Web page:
Newsroom > DHHS News Release
For Immediate Release
April 21, 2011
Jeanne Atkinson, DHHS Communications and Legislative Services, 402-471-8287
Michael Overton, Crime Commission Information Services Division, 402-471-3992
Dawn-Renee Smith, NDCS Legislative and Public Information Coordinator, 402-479-5713
Study Shows Overlap of Behavioral Health and Criminal Justice Systems
Lincoln – A joint project of three state agencies that work with consumers of behavioral health services and with incarcerated individuals provides information and baseline data for Nebraska, showing an overlap of the systems.
“We’ve heard stories anecdotally about people involved with both systems and we have our own experiences” said Scot Adams, director of the Division of Behavioral Health for the Department of Health and Human Services. “This study gives us real data and provides opportunities for better cooperation and understanding among all of us.” Behavioral health includes both mental health and substance abuse diseases.
The Nebraska Department of Health and Human Services (DHHS), the Nebraska Commission on Law Enforcement and Criminal Justice (Crime Commission) and the Nebraska Department of Correctional Services (NDCS) researched five years of data, from January 2005 to December 2009.
“We’ve seen increased interest across the country to improve the response to people with behavioral health diagnoses who come into contact with the criminal justice system,” said Bob Houston, director of the Department of Correctional Services. “We all want to leverage our limited resources, do the best at what each agency does, avoid confusion between our systems, and operate at the lowest possible cost while ensuring public safety.”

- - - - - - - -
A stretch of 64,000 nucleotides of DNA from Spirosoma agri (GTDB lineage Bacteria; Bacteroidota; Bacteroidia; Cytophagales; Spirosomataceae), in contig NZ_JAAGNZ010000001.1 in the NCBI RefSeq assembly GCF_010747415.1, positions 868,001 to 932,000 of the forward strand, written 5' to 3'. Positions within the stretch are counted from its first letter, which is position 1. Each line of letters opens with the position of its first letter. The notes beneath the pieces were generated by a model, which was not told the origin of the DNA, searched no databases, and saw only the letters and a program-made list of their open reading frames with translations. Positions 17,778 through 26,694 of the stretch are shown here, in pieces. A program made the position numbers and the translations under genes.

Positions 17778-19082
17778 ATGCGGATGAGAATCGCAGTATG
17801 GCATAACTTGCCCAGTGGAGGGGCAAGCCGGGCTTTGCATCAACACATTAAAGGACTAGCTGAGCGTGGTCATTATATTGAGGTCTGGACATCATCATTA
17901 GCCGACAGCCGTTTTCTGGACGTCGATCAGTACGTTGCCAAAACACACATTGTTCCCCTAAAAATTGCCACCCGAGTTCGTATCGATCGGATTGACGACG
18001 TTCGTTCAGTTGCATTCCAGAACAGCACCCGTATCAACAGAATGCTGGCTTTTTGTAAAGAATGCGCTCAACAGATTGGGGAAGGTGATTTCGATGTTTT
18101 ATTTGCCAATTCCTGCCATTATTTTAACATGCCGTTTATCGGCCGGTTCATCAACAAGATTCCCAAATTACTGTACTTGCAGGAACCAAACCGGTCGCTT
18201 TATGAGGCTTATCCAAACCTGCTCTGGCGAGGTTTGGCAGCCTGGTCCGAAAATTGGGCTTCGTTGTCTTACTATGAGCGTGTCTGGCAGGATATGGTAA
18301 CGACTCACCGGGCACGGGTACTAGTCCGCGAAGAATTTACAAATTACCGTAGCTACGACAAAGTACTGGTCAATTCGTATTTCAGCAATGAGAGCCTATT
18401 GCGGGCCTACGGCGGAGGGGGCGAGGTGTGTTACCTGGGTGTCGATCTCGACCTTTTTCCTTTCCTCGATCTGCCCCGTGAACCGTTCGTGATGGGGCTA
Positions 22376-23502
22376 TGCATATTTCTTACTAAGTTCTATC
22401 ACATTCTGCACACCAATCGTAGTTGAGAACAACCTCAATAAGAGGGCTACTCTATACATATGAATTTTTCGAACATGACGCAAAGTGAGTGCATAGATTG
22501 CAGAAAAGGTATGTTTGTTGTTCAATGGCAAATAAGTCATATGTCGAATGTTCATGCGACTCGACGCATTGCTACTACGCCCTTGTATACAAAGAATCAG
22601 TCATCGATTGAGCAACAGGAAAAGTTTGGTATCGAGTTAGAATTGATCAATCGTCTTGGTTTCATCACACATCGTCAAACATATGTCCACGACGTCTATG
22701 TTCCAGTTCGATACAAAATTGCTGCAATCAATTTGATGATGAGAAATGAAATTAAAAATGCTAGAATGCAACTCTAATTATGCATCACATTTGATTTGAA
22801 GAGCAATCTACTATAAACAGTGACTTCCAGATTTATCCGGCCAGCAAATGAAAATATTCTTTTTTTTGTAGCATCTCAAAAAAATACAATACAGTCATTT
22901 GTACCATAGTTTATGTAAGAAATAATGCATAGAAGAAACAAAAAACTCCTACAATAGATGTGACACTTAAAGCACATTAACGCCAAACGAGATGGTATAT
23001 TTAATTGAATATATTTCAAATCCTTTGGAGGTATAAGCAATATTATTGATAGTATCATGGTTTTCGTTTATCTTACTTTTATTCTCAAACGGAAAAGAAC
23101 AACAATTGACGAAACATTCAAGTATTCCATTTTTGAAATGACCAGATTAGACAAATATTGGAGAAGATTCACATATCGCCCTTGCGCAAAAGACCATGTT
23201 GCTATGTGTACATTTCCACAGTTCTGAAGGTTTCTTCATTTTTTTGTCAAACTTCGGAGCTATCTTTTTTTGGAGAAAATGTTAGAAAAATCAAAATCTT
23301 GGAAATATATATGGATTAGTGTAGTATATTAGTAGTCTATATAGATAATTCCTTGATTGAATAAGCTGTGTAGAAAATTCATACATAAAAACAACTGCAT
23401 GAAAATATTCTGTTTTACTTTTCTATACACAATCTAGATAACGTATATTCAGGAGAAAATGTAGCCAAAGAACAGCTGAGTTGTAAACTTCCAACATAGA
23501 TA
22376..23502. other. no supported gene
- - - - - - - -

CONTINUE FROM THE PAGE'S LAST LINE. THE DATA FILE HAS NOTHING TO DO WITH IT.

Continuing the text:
The project studied the overlap between the systems; that is, how many individuals were involved with both the behavioral health and criminal justice systems. During the five years:
11,209 unique individuals were admitted to the state’s prisons. Of these, 3,682 (33%) were also involved with community-based behavioral health services and 258 (2%) had also received regional center care during that time.
144,479 unique individuals were admitted to jails across the state. Of these, 32,955 (23%) were also involved with community-based behavioral health services and 880 (.6%) had also received regional center care during that time.
68,558 unique individuals were served by the community-based behavioral health system. Of these, 3,682 (5%) were in prison and 32,955 (48%) were in jail during this time period.
1,768 unique individuals were admitted to the state’s regional centers. Of these, 258 (15%) were admitted to prison and 880 (50%) were admitted to jails during this time.
The project also began to identify information about the timing of involvement in the different systems; for example, whether admission to jail or prison came before or after behavioral health services were received.
“Our next steps will look deeper at these issues,” said Mike Behm, executive director of the Crime Commission. “We want to identify ways we can help the jails and others work better together as well as encourage coordination within our areas of responsibility.”
The project was funded through a grant from the Federal Center for Mental Health Services, State Mental Health Data Infrastructure Grants for Quality Improvement, awarded to the Nebraska Department of Health and Human Services, Division of Behavioral Health. A summary of the study can be found on the Web at http://www.dhhs.ne.gov/Behavioral_Health/.